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23. Jul 2020 | Coatings Technologies

Cost-effective and material-saving: When Concrete learns to pre-stress itself

Using a new type of concrete formula, an Empa team has succeeded in producing self-prestressed concrete elements. This innovation makes it possible to build lean structures much more cost-effectively – and save material at the same time.

Empa researchers Mateusz Wyrzykowski and Volha Semianiuk, with the help of laboratory technician Sebastiano Valvo.

Empa researchers Mateusz Wyrzykowski and Volha Semianiuk, with the help of laboratory technician Sebastiano Valvo, are investigating new possibilities for self-tensioned CFRP concrete elements. Image source: Empa.

More than ten billion tonnes of concrete are produced and used worldwide every year. This is more than all other building materials combined. By way of comparison, steel and asphalt – both of which are also used very abundantly – are each produced at around 1.5 billion tonnes annually. Even though the energy required to produce one tonne of concrete and the emissions that go with it are lower than for other building mate-rials, the huge quantities are responsible for a significant environmental impact. Cement, the binding agent in concrete, is the main culprit.

Empa scientists are looking into developing methods to make concrete elements leaner, yet durable and stable, so that materials consumption is reduced. A team led by Giovanni Terrasi, Pietro Lura and Mateusz Wyrzykowski was recently granted a European and a US patent for a self-pre-stressing concrete technology that achieve just this. Pre-stressing is generally used when a concrete element has to withstand very high loads – for instance, beams, bridges or cantilevered structures. In a conventional pre-tensioning technology, the reinforcements or tendons – usually made of steel – are anchored on both sides of the element before the concrete is cast, put under tension and re leased again after the concrete has set.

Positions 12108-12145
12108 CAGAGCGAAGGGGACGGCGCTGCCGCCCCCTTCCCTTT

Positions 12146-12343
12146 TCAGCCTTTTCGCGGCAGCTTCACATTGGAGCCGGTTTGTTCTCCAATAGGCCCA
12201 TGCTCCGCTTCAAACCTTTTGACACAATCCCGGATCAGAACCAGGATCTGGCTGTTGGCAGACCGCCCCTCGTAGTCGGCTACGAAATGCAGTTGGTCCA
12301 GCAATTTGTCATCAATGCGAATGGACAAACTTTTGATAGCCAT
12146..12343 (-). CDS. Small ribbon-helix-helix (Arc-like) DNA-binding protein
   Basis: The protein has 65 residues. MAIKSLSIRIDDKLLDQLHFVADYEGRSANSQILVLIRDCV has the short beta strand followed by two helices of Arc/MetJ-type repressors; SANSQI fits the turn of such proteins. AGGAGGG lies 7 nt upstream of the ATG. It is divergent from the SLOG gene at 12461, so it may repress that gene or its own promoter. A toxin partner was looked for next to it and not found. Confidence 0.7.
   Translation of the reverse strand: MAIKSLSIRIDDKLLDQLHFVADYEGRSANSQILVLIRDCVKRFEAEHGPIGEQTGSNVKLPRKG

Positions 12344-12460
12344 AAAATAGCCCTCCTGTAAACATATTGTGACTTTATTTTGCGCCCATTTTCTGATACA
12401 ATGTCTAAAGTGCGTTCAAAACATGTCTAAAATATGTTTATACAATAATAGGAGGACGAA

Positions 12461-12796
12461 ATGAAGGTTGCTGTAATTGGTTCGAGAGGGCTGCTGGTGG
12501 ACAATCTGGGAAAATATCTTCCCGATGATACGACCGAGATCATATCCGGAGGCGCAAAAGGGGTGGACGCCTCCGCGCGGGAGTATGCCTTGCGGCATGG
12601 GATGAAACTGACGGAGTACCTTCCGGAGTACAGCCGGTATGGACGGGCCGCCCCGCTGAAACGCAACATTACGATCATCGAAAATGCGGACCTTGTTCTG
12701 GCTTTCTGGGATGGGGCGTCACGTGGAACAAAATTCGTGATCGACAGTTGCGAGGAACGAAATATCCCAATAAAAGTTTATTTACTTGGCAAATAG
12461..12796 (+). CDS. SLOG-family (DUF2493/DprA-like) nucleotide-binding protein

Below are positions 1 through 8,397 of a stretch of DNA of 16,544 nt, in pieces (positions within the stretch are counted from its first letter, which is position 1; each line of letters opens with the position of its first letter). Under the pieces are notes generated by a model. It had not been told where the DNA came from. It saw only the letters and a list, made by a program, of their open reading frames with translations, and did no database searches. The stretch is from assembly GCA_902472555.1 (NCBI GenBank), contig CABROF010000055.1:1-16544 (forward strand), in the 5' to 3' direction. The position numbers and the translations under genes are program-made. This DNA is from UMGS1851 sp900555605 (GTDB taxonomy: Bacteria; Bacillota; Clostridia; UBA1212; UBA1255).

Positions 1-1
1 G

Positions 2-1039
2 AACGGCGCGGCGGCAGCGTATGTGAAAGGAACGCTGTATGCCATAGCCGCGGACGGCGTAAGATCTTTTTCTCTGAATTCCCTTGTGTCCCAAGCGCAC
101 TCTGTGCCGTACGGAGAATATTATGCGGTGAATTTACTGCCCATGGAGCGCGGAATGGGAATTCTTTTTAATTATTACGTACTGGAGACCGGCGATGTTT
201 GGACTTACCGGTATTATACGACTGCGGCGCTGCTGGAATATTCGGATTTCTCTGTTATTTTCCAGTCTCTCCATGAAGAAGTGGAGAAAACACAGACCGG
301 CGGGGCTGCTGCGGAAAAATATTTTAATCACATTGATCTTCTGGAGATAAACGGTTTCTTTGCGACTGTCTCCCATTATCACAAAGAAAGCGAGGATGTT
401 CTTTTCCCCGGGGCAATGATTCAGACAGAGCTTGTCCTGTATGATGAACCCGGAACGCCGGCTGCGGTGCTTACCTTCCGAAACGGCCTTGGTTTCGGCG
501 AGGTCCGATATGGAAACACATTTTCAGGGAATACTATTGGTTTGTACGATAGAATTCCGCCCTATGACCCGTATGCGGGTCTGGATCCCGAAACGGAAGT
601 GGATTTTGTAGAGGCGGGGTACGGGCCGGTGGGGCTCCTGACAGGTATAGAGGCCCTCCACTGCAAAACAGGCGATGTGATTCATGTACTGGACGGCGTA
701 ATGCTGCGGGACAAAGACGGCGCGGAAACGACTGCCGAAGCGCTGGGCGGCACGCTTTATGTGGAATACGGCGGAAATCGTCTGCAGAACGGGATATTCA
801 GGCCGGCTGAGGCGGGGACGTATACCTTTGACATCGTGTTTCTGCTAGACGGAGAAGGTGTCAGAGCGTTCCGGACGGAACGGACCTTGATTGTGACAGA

Steel is susceptible to corrosion

The forces generated in the tendons place the concrete under compressive stress: The element is pulled together by the pre-tensioned reinforcement on its inside, so to speak – and is thus much more stable. The problem: Steel is susceptible to corrosion. Therefore, the concrete layer around the pre-stressing steel must have a certain thickness.

As early as in the 1990s, carbon fiber-reinforced polymers (CFRP) were used to replace steel reinforcement. Because CFRP does not corrode, it is possible to produce significantly leaner concrete components – with very similar structural properties. "But if you want to pre-stress these CFRP reinforcements in order to be able to build even thinner structures with a higher load-bearing capacity, you reach your limits,” says Wyrzykowski. Very expensive pre-stressing beds are required and the anchoring of CFRP bars is much more complicated than that of steel. Thus, pre-stressed CFRP high-performance concrete is still not very widely used.

Expanding Concrete

The Empa team has now succeeded in completely dispensing with anchoring on both sides of the concrete element, as the concrete does the work by itself: Thanks to a special formula, the concrete expands as it hardens. As a result of this expansion, the concrete puts the CFRP bars in its interior under tension and thus automatically pre-stresses itself. In their laboratory tests, the researchers were able to show that the self-pre-stressed CFRP concrete elements could bear loads comparable to those that were conventionally pre-stressed – around three times more than a non-pre-stressed CFRP concrete element.

"Our technology opens up completely new possibilities in lightweight construction,” says Wyrzykowski. "Not only can we build more stable structures, we also use considerably less material.” The Empa researcher also envisions completely new fields of application: "We can easily pre-stress in several directions at the same time, for example for thin concrete slabs or filigree curved concrete shells,” he says, looking to the future. These new applications are now being developed further in cooperation with industry partner BASF.

Stephan Kälin

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